Researcher’s Log


The more attentive of you may have noticed I haven’t updated this site for some time. I am still intending to finish trawling through the various plans for Saving Africa that are out there, as well as the many criticisms of those plans. But life keeps getting in the way.

If you think you’d like to help out, I’d love to hear from you. You could summarise a book or research a topic. No specialist knowledge needed – that’s the point!

Email me atĀ africa @ brasstacks.org.uk if you can lend a hand. Or just sit tight – I’ll get back to it soon, I promise.

In my last post, I talked about the Africa Commission’sĀ proposals for preference agreements, that give selected developing countries access to selected rich-world markets on a country-by-country basis. The Commission praises the US for loosening its agriculture preferences so that poor countries can export clothing they’ve manufactured to the US without punitive tarrifs – even if the original cloth was sourced from elsewhere. (more…)

Faithful reader,

First, let me take the opportunity to thank you for your support over the first few weeks of this project. Your comments, whether complimentary or critical, are invaluable. Even the ones that offer me viagra.

Now, however, I turn to you in dire need of further assistance. (more…)

Ah, St. Paul’s Cathedral! Icon of old London, shrine to the survival of the human spirit, blah blah. What better place to hear Jeffrey Sachs, celebrity economist, brain of the Make Poverty History campaign, and all-round Bringer of Solutions to Difficult Problems (oh yes, and Chairman of Columbia University’s Earth Institute), explain to us the route to a sustainable future? Except, of course, it’s actually a crap place. Because the same incredible size that gives it its majesty and overwhelming sense of solidity and timelessness also makes it a bloody echo chamber, and Jeffrey Sachs has a surprisingly booming voice. (more…)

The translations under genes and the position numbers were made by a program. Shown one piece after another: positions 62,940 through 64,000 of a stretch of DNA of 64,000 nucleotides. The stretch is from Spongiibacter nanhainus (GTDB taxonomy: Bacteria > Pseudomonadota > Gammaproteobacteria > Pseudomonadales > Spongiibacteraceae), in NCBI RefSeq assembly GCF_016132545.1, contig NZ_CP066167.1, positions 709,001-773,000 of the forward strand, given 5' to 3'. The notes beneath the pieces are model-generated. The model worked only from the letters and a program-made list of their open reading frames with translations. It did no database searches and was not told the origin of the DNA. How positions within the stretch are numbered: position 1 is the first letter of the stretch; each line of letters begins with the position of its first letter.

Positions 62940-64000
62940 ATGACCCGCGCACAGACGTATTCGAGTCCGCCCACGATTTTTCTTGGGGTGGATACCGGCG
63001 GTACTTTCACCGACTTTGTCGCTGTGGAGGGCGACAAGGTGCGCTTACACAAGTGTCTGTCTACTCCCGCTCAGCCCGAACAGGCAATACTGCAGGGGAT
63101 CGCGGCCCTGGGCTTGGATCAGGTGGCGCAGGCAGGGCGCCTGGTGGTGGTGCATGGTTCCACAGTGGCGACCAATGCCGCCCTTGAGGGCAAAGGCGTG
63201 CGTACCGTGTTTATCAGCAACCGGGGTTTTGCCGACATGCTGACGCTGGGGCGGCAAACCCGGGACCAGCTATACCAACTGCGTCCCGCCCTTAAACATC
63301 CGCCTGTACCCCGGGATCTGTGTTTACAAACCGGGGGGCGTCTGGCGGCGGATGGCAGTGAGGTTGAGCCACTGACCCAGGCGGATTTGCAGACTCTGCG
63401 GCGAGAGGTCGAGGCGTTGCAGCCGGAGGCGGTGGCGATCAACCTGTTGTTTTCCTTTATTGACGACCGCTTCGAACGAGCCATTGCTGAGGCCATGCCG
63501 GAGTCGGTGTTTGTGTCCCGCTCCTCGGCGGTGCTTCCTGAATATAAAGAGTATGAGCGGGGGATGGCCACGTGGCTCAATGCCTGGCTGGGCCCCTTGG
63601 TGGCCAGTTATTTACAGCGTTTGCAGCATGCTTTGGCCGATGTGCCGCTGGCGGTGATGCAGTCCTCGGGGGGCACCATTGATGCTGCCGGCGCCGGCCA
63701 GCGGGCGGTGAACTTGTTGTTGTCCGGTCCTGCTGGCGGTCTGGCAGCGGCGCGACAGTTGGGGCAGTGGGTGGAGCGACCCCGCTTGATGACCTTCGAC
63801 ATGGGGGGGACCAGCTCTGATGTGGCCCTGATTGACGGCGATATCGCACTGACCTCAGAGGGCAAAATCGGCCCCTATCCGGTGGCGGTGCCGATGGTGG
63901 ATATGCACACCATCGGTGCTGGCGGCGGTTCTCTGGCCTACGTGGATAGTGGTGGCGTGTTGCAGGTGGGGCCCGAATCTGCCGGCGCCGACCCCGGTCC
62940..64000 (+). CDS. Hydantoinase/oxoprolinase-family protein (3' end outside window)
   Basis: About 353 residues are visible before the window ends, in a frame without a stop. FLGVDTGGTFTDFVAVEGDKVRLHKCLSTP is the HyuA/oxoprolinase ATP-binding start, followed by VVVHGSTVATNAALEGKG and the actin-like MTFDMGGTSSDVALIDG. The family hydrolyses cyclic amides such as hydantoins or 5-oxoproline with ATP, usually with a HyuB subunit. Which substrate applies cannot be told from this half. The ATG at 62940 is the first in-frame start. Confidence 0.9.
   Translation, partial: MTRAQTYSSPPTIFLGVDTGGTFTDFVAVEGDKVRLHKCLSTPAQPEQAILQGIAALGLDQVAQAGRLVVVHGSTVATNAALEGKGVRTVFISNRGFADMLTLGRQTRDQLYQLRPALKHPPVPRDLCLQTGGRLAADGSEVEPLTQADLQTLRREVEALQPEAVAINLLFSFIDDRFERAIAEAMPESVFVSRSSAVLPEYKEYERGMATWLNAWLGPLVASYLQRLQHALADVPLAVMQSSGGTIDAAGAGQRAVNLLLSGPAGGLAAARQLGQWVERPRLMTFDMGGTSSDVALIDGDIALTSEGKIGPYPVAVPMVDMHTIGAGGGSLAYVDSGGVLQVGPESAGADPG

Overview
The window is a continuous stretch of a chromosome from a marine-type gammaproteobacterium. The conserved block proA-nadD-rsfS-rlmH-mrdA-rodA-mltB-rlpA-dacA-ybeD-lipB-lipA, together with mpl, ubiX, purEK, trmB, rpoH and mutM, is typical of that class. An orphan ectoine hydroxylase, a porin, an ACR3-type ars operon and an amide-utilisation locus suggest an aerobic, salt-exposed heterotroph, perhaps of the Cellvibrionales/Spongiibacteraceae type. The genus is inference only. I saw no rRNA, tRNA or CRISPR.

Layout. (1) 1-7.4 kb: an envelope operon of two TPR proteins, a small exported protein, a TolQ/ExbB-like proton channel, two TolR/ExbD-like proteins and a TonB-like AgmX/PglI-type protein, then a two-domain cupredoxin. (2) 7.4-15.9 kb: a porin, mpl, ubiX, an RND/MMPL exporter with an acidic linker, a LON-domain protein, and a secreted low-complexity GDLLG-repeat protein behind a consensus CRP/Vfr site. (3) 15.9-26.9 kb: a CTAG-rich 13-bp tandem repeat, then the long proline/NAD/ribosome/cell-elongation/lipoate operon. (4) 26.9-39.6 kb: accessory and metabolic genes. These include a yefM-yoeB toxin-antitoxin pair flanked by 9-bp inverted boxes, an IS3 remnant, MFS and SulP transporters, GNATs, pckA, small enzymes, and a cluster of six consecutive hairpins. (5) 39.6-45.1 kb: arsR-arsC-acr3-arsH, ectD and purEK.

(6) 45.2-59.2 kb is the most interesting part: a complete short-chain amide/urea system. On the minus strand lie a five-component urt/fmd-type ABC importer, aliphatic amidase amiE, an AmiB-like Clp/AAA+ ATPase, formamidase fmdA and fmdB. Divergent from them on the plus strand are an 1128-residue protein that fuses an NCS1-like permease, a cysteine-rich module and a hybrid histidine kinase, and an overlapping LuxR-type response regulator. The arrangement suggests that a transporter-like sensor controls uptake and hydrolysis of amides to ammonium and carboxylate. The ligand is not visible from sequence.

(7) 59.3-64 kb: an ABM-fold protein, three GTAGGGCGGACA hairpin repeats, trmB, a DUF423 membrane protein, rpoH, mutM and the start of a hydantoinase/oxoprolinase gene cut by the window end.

Over the last week I’ve read a load of essays on everything from the structure of dictatorial power to the effectiveness of participation methods in poverty measurement. Frankly, I didn’t understand much of it. There was a lot of debate about how many extremely poor people there are, and I’ve written a short essay about that. Otherwise, the debates seem focussed on the issue of trade. Essentially, the pro-globalisers point to the success of Asia, which was as poor as Africa thirty or so years ago, as an example of how trade can end poverty. Africa is poor, they argue, because it hasn’t been plugged into trade. Further evidence comes from the fact that over the last twenty years, the period when globalisation has really taken off, poverty has gone down. Other economists question the figures that supposedly show this, arguing that if you take China and India out of the picture, poverty has risen; and that China and India’s success isn’t down to globalisation. (more…)

OK. So I spent an afternoon reading Guardian articles from 2005 about Make Poverty History, The Africa Commission report, and The Future Of Africa. What did I learn? Well, it just increased my sense that there’s massive disagreement about, well, just about all of it. It has, however, given me a slightly better idea of exactly what the disagreements are. The main bones of contention seem to be: (more…)

OK. This is going to take some planning. African development is, I’m beginning to realise, quite a big topic. So I think I’m going to do some general reading first, and try to understand what the big issues are. Maybe I’ll start by looking through some of the newspaper coverage from last year.